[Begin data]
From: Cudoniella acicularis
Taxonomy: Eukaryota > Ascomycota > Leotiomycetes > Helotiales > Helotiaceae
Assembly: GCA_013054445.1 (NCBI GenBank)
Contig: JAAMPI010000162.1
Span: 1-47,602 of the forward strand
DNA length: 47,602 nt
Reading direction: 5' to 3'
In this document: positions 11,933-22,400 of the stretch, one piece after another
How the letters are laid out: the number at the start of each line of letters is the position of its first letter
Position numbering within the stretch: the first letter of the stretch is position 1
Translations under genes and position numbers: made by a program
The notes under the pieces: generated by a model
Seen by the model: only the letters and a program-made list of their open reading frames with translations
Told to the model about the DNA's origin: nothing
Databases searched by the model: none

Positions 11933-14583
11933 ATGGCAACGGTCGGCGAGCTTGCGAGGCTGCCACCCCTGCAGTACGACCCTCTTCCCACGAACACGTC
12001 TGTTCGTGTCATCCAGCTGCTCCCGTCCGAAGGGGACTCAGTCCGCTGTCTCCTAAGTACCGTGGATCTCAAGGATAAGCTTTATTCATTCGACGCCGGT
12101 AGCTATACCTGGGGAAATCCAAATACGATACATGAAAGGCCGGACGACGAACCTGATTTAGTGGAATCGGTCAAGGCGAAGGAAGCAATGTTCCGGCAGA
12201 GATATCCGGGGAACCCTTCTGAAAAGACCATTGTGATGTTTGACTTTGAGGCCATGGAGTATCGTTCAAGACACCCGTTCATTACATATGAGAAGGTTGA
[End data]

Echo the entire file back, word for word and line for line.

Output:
From: Cudoniella acicularis
Taxonomy: Eukaryota > Ascomycota > Leotiomycetes > Helotiales > Helotiaceae
Assembly: GCA_013054445.1 (NCBI GenBank)
Contig: JAAMPI010000162.1
Span: 1-47,602 of the forward strand
DNA length: 47,602 nt
Reading direction: 5' to 3'
In this document: positions 11,933-22,400 of the stretch, one piece after another
How the letters are laid out: the number at the start of each line of letters is the position of its first letter
Position numbering within the stretch: the first letter of the stretch is position 1
Translations under genes and position numbers: made by a program
The notes under the pieces: generated by a model
Seen by the model: only the letters and a program-made list of their open reading frames with translations
Told to the model about the DNA's origin: nothing
Databases searched by the model: none

Positions 11933-14583
11933 ATGGCAACGGTCGGCGAGCTTGCGAGGCTGCCACCCCTGCAGTACGACCCTCTTCCCACGAACACGTC
12001 TGTTCGTGTCATCCAGCTGCTCCCGTCCGAAGGGGACTCAGTCCGCTGTCTCCTAAGTACCGTGGATCTCAAGGATAAGCTTTATTCATTCGACGCCGGT
12101 AGCTATACCTGGGGAAATCCAAATACGATACATGAAAGGCCGGACGACGAACCTGATTTAGTGGAATCGGTCAAGGCGAAGGAAGCAATGTTCCGGCAGA
12201 GATATCCGGGGAACCCTTCTGAAAAGACCATTGTGATGTTTGACTTTGAGGCCATGGAGTATCGTTCAAGACACCCGTTCATTACATATGAGAAGGTTGA